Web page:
Apple Day (day 5)

Here is what we did on day 5 of apple day…

We predicted whether or not we thought the apples we had would float or sink.  Before testing the apples in the water, we talked about why or why not the apples would float or sink.

We then made a graph to show our predictions…

I was going to use a huge galvanized tin bucket I had, but then decided that for a 15 minute lesson, it would take just as long to fill it, wasting their time and mine!  I went with a dish pan instead, and so everyone could see the experiment, I had one row of children sit, the next row sat up on their knees and the third row stood behind them.

I asked the children in what order they would like for me to test the floating/sinking abilities of the apples and they decided upon size, so in went the small red apples, then the small green apples.  They floated!  In went the medium sized and then the large apples.  They were very sure that the larger the apples got, the more likely they were to sink–a common misconception!

After we concluded that all the apples were going to float, no matter what size, we talked about why they floated.  One child said that the apples floated because they were pretty lightweight in comparison to rocks.  Another child said that the apples floated because the skin and the fleshy part of the apples weren’t very heavy.  We then compared the apples to bird bones, talking about how they were hollow, and because of that it was easy for the birds to fly.  We looked at the apples up close and determined that we thought that there might be tiny holes in the fleshy part of the apples, making them full of air and giving them the ability to float.  The children wanted to know why they could not float when they swam.  We talked about our lungs and how they help us do that and then discussed some materials that would help us float and stay safe near the water.

After that…, we made our pattern block graphs (we made the pattern block apples on Day 4).

I purposely gave each of the tables different options for filling in their apples.  Some had lots of hexagons, some had none, other tables had only blue diamonds and green triangles.  I wanted them to see that it was possible to fill in their apples different ways.  When it came time for us to do the graphing portion, we talked about why each graph would look different from the others.  I modeled a graph for the children, asking them to put a light “x” on each shape once it has been counted, so that it is not counted twice.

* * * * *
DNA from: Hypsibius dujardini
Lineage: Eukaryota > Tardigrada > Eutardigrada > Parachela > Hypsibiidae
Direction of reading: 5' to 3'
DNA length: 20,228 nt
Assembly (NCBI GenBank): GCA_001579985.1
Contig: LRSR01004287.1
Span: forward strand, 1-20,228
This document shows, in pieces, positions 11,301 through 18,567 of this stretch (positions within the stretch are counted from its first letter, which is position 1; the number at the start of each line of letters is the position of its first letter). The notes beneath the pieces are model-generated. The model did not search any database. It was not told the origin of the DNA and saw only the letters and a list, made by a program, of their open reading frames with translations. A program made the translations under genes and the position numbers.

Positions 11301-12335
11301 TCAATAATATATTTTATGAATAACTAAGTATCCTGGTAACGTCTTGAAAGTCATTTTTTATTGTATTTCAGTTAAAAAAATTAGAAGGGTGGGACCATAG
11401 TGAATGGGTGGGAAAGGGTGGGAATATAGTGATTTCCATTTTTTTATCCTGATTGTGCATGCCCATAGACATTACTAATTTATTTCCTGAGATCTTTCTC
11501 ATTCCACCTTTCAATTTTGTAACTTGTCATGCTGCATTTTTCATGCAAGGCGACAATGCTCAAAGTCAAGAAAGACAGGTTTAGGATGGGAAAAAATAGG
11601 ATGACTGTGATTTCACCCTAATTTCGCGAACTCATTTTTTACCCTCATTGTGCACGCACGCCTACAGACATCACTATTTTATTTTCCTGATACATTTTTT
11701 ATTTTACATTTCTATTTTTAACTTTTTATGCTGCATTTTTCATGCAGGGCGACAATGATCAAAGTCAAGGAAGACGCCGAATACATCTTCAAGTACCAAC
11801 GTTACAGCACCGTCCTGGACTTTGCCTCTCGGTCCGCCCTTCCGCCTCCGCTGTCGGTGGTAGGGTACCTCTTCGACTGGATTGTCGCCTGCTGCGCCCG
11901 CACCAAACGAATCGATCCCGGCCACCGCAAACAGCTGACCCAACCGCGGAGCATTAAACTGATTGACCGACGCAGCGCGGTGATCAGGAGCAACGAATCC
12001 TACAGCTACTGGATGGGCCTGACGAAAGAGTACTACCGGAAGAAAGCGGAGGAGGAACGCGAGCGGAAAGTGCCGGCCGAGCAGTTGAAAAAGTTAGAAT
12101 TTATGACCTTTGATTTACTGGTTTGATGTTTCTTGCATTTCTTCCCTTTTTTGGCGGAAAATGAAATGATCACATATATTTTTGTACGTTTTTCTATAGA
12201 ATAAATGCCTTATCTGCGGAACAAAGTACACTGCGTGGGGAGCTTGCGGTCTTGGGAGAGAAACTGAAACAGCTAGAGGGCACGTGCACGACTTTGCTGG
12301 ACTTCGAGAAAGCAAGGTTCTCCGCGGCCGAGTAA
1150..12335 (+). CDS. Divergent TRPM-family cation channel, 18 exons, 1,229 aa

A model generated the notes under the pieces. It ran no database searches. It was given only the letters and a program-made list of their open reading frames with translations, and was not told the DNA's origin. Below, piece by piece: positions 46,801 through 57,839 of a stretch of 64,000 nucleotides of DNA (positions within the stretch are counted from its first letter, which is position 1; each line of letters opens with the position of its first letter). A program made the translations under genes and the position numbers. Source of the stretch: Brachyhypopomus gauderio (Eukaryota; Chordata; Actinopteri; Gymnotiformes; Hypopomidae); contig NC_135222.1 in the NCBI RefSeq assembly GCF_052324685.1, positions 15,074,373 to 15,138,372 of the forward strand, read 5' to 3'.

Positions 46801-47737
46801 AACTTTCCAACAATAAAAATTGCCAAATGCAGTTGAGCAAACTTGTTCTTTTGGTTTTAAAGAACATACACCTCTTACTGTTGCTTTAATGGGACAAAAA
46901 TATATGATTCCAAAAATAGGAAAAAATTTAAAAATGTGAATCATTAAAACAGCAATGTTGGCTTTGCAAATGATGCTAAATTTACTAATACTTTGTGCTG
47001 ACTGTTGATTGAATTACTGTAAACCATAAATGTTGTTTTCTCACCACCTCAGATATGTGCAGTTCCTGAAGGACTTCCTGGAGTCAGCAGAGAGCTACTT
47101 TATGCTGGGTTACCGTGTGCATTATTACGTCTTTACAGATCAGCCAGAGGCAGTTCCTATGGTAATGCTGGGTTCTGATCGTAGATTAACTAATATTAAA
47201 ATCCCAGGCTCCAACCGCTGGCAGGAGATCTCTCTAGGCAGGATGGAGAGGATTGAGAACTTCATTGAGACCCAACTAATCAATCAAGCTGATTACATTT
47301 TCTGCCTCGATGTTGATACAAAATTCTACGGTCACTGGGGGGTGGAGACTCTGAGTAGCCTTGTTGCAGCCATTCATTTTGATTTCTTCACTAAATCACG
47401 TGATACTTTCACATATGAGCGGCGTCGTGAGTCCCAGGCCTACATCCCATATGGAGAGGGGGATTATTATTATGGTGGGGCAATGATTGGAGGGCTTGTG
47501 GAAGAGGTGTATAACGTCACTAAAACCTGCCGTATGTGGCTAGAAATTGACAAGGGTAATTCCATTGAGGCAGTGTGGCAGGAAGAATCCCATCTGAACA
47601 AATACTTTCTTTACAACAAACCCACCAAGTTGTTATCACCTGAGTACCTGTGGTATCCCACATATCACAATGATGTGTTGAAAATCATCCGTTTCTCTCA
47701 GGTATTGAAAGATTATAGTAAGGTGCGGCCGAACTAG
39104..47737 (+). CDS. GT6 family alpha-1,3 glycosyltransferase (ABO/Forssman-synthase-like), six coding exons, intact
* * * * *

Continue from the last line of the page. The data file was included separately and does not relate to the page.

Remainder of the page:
Next week, we will do a quick overview of Pumpkins, so that we can learn about both apples and pumpkins before our trip to Stuckey Farm in a few weeks.  Stuckey Farm is an apple orchard, pumpkin patch, farm, and store where you can purchase all the apple products, pumpkin products, and honey you could ever want.  We will get to see how they press apples to make them into apple cider, and get to taste several varieties of apples and apple cider.  We then take a tractor ride to the pumpkin patch were I get to pick a pumpkin (we will do lots of things with it, so check back next month for that) and then we watch how corn meal is made (we will then bake corn bread from it and make our own butter to go with it).  We also check out the inside of a beehive and talk about the jobs of the different bees.

See you Monday!

Kristen 😉

About Kristen Poindexter

I am the 2014 National Shell Science Teacher, 2014 PAEMST Awardee for Science, and a Kindergarten teacher who blogs about my adventures in teaching!

Posted on September 20, 2008, in Apples, Classroom Photos 2008-2009, Graphing, Inquiry Based Science, Math. Bookmark the permalink. Leave a comment.

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